Fisherman Dutch marries cannery worker Hattie. He quits his poorly paid job to concentrate on getting better working conditions as union leader. Unfortunately, the union members disagree ... See full summary »
Ruby falls in love with small-time con man Eddie. During a botched blackmail scheme, Eddie accidentally kills the man they were setting up. Eddie takes off and Ruby is sent to a reformatory for two years.
Terry is the chief car tester for Emery Motors and Frank is an Engineer. Jane has just been hired to work in publicity. Frank and Terry both want Jane to be their girl. Terry has designed a... See full summary »
Magazine publisher Van Stanhope is a hard-working, dynamic executive very happily married to his beautiful wife Linda. Although their relationship is is built on unconditional trust, friends caution her about the dangers of allowing Whitey, her husband's extremely sexy secretary, to continue to have access to him. Even Van's mother warns Linda that Van's father philandered during their marriage, and Van, like all men, will eventually succumb to opportunity and temptation. Although Whitey has a faithful boyfriend, she secretly harbors unrequited feelings for her boss. When they take business trip to Havana, circumstantial evidence convinces Linda that the rumors she's heard may have a basis in fact. Written by
Gabe Taverney (email@example.com)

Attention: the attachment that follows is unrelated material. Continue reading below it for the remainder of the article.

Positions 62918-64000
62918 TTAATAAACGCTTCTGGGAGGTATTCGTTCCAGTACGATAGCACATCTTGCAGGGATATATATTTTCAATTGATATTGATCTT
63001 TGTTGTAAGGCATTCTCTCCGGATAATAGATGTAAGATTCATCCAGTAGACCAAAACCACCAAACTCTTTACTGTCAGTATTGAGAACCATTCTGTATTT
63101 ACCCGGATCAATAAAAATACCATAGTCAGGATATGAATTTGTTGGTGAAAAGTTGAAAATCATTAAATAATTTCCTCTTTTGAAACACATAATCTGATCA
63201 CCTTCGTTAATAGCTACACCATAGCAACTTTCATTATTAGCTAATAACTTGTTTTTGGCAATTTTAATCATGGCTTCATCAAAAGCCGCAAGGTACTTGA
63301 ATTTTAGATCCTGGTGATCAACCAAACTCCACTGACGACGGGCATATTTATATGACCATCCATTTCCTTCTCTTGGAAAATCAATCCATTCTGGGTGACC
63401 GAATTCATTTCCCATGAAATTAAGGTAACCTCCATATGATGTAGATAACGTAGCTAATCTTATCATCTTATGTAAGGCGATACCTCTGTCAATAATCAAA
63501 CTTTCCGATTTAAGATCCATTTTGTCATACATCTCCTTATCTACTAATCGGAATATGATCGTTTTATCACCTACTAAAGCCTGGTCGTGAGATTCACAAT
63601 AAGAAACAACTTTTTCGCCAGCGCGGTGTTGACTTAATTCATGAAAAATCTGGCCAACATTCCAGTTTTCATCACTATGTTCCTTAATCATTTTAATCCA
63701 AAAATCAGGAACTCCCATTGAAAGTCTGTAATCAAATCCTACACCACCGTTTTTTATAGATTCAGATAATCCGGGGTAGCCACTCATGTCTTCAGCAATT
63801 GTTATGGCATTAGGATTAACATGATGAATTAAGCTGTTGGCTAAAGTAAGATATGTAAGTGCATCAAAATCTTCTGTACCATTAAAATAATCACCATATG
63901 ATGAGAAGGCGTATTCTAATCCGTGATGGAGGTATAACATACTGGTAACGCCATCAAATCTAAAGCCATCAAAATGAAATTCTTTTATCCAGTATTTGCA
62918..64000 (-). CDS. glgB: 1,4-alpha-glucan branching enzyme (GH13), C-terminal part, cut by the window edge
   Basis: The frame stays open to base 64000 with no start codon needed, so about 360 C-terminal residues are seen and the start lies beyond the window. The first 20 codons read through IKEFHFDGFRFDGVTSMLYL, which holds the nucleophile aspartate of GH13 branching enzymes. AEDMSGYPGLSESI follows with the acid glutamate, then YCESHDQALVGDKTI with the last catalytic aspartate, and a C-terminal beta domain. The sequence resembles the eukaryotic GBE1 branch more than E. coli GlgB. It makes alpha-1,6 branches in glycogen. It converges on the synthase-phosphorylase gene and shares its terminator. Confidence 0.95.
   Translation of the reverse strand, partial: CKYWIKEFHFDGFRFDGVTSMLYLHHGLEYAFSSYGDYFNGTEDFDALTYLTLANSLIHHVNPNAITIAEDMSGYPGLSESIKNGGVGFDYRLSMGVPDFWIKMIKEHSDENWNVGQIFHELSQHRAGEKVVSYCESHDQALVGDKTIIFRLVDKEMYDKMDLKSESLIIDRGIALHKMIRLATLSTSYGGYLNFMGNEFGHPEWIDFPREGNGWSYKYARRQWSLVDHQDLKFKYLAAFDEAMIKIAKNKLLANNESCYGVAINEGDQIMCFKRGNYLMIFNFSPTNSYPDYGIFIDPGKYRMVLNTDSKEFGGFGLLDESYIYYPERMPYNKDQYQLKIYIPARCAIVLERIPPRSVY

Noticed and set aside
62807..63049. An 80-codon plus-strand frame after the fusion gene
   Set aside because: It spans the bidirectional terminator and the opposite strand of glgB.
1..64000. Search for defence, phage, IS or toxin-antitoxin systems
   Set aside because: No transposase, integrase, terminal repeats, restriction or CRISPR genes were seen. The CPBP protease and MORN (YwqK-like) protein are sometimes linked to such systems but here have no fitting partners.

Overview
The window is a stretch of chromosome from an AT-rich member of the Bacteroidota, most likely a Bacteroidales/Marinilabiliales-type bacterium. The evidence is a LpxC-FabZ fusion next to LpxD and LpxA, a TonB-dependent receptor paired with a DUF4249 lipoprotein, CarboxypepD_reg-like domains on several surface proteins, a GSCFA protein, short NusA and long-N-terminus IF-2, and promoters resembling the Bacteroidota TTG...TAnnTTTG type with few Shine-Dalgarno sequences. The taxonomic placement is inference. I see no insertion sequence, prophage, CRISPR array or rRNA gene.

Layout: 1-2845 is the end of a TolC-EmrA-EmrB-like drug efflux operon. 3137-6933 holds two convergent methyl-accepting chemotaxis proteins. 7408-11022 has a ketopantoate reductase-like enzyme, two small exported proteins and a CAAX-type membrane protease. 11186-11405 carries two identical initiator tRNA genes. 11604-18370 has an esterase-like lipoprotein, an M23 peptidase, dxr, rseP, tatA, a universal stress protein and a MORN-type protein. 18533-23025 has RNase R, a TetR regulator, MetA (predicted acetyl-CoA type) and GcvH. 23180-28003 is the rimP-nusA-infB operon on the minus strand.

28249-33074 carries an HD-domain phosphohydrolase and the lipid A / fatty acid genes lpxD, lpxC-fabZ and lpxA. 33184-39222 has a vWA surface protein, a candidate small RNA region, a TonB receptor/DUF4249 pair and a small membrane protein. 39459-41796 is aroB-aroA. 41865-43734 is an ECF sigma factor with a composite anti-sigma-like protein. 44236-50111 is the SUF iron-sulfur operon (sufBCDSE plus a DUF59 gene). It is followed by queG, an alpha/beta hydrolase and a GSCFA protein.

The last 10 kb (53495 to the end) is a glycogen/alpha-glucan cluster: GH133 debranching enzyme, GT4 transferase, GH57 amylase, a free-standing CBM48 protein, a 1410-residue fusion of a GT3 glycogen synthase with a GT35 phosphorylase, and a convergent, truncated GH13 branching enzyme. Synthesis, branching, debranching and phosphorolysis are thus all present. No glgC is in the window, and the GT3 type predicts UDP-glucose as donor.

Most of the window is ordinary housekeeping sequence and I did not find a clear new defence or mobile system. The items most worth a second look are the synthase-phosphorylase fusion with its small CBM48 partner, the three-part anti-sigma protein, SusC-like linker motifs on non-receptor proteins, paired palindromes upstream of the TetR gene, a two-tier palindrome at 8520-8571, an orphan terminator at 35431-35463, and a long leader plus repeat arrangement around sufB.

All of the MGM machinery is in place to make this slight little story into an enjoyable bit of entertainment. Three of the studio's biggest and most endearing stars headline the film. Gable plays a hotshot businessman who has a beautiful, affectionate wife (Loy) at home and a beautiful, dutiful secretary (Harlow) at the office. Loy has no reason to feel threatened by the curvy, good-natured Harlow until Gable's mother (Robson) plants the seeds of doubt in her mind. Once her friends chime in as well and Gable and Harlow are in the midst of a major, hush-hush deal, she begins to think that perhaps she is the odd man out. Meanwhile, (a very young) Stewart waits patiently for Harlow to give up her career and marry him. The title comes true in one, fairly-considerate, verbal sparring match near the end. Gable is extremely charming and offhanded in this film. He does as he pleases and doesn't care to answer to anyone or explain his behavior. Loy is also very witty and refreshingly forward-thinking for most of the movie. The couple shares a delightful on screen relationship in which a healthy sex life is clearly implied. Harlow (sporting hair a shade or two darker than when she's playing an outwardly sexual character) does an admirable job of portraying the dedicated, indispensable assistant who may really have some unexplored feelings for her boss. Though the plot is contrived and simplistic in the extreme, the stars do manage to put it over and hold interest. It's not a very realistic film, but who wanted that anyway during The Depression? It's a frothy, fun, occasionally dramatic piece of old Hollywood candy.
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